3. Expanded analysis of the impact of the COVID-19 pandemic on investment and M&A transactions.

 

 

3.1 Scenarios in which founders of target companies lose the capacity for civil conduct due to COVID-19.

 

If the founder of a target company has passed away or lost the capacity for civil conduct due to COVID-19, this would give rise to a host of issues such as succession and shareholder qualifications. If the successor takes on the shares, the valuation adjustment mechanism for an existing investment transaction may be affected as the successor may not be capable of performing the valuation adjustment obligation.

 

For instance, as mentioned in the case study entitled The Death of a Party to a Contract Constitutes Force Majeure published on the website shfy.chinacourt.gov.cn on 18 July 2013, in the 2003 trial of a dispute under the real estate presale contract between Shanghai Yuanzhong Jing’an Real Estate Co., Ltd. and Yan Dingyi, Shanghai Jing’an People’s Court held that although the creditor’s rights and debts of the deceased party under the contract could be transferred to its successor, it would not be fair or reasonable to simply assume that the performance of the contract could be carried on. For one thing, the successor might not necessarily be aware of the existence of the contract, while the other party might not necessarily be able to get hold of the successor. With such lack of communication, it is impracticable to avoid the obstacles to the performance of the contract caused by the death of a party. For another, the successor would not be aware of the existence of the presale contract as the deceased’s death was sudden.

 

For more examples we can refer to the civil judgments (2018) Y No. 1802 MC No. 1370 and (2018) Y No. 18 MZ No. 2466. In the case related to these judgments, the plaintiff went into a coma with a sudden disease after paying a deposit, and the defendant requested to terminate their contract and keep the deposit. The judgment of the second instance stated as follows: “The plaintiff became a person without the capacity for civil conduct from a person with full capacity for civil conduct due to a sudden disease, which was beyond the control of his will. The impossibility of performance which led to the termination of the contract was thus caused by an event not attributable to either party.” The judge of the second instance further held that in compliance with the Contract Law, performance of the unfulfilled part of the contract should be ceased after the termination of the contract; as regards the part that had already been fulfilled, each party should be obliged to return any amount owed to the other party.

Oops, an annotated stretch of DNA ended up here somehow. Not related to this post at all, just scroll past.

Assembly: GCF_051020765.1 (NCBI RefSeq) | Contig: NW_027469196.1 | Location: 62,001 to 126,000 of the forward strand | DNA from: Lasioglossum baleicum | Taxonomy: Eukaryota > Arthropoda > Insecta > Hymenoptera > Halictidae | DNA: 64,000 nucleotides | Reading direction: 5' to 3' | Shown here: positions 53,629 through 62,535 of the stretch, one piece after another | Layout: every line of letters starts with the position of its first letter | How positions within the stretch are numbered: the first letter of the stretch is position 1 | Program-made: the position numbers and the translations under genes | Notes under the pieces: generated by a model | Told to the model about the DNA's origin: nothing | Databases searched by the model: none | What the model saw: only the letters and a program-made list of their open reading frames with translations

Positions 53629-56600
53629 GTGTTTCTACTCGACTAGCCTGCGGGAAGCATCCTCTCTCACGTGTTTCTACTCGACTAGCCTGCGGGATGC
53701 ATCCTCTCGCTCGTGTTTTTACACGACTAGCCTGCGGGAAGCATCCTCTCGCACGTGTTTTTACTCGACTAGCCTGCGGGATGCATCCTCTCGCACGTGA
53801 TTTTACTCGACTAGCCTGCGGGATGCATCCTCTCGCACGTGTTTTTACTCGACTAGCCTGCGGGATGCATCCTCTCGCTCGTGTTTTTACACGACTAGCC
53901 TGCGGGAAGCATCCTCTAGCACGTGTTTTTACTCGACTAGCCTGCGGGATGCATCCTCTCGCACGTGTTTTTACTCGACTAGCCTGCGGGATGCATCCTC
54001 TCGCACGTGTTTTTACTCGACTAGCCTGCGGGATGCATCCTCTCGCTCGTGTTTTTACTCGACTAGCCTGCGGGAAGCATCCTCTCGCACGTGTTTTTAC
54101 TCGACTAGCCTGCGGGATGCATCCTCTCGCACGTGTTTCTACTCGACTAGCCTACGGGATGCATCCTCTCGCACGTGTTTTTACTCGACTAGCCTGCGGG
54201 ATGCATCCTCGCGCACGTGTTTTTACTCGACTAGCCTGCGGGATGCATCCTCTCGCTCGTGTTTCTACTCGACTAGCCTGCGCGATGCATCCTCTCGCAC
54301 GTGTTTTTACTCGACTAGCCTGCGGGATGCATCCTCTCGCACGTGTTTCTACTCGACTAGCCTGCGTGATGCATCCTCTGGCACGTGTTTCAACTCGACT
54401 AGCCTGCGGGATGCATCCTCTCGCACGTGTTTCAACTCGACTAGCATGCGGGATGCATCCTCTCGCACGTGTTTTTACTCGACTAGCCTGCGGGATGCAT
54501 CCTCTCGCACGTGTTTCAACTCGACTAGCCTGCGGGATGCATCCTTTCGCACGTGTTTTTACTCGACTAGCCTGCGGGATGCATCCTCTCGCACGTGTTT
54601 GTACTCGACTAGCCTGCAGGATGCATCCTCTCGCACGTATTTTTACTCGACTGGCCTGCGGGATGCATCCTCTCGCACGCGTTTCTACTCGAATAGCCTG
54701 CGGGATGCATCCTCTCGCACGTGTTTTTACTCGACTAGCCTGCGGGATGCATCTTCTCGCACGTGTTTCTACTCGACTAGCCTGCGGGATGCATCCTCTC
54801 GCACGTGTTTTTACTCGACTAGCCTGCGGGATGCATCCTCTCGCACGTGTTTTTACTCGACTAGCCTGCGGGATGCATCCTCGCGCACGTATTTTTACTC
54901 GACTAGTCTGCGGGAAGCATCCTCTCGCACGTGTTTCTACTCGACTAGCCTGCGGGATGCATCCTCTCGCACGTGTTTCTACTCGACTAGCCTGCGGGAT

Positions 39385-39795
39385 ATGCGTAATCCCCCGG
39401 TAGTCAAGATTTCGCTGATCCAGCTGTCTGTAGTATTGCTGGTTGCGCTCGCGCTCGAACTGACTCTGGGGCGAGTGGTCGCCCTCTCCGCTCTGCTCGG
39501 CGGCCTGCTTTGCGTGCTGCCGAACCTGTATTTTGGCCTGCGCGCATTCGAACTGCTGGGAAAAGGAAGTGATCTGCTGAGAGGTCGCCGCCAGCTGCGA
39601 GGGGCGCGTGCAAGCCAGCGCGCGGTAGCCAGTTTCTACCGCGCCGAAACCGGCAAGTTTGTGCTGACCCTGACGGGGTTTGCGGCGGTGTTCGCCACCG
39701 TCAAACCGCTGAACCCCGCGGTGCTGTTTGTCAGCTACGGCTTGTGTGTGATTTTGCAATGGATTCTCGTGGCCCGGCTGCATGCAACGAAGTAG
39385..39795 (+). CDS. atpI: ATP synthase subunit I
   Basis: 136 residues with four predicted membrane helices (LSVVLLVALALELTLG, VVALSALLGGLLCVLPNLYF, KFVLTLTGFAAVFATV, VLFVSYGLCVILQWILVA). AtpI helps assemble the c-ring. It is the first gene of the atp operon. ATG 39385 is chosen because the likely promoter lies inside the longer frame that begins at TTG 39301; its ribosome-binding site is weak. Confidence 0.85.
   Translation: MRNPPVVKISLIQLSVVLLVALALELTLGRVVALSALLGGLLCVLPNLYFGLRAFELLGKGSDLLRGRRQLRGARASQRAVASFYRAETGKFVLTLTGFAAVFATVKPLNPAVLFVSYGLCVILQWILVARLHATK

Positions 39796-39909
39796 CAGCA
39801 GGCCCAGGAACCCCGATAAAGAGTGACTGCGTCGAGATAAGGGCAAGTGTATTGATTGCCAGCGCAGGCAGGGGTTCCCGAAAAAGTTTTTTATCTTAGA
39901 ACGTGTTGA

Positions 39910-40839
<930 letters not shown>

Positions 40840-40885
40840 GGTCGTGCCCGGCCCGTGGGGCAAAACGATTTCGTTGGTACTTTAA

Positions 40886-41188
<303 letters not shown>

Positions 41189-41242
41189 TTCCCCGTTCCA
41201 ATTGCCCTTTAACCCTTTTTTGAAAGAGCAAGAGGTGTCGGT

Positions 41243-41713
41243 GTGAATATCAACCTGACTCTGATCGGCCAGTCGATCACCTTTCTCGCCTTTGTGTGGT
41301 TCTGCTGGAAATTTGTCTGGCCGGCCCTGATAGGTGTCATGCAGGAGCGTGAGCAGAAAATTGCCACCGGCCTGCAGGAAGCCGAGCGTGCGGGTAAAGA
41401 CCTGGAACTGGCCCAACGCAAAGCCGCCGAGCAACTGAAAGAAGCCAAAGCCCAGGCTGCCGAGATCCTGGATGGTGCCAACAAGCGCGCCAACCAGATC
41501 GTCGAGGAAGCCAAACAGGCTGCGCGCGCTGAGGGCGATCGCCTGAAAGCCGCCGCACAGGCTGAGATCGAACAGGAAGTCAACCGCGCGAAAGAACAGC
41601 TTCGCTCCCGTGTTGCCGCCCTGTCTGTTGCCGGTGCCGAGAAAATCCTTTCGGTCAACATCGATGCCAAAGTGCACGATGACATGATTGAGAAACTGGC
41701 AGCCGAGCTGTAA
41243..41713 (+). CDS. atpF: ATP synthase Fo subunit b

For the above reasons, the court applied the force majeure principle and released both parties from liability for breach and ordered them to return any amount owed to each other in relation to the part of the contract that had already been performed. In a similar situation concerning investment transactions, it would be appropriate for other core members of the founding team of the target company to continue to run the company. If the value of the target company relies on the founder alone (such as the founder’s core technology and research results), the death of the founder would make it impossible to achieve the contract purpose. In these circumstances, the successor would not be obliged to ensure the valuation adjustment performance, and the investor would be entitled to terminate the contract and withdraw the investment fund.

 

3.2 Scenarios in which M&A transactions involve tourism, catering, offline teaching and other industries that are heavily affected by the COVID-19 pandemic.

 

If the target company of an M&A transaction is in tourism, catering, offline teaching or other industries that are heavily affected by the COVID-19 pandemic, its evaluation may need to be adjusted in the light of the pandemic. If evaluation adjustment mechanism is also involved, it may be advisable to consider adjusting the evaluation adjustment performance.

 

Now we will look at situations in which the target company is in the tourist industry. Although the Tourism Law provides that loss caused by the termination of travel contracts shall be shared between travel agencies and travelers (instead of being borne by travel agencies alone), in practice many travel agencies would refund travelers fully as a commercial means to engage customers and increase their market appeal. Consequently, during the pandemic, the financial statements of travel agencies may be significantly different. In making valuation adjustments during this period, it is not advisable to calculate the target company’s depreciation rigidly accordingly to applicable legal provisions. Instead, it would be better to take its marketing plans into account.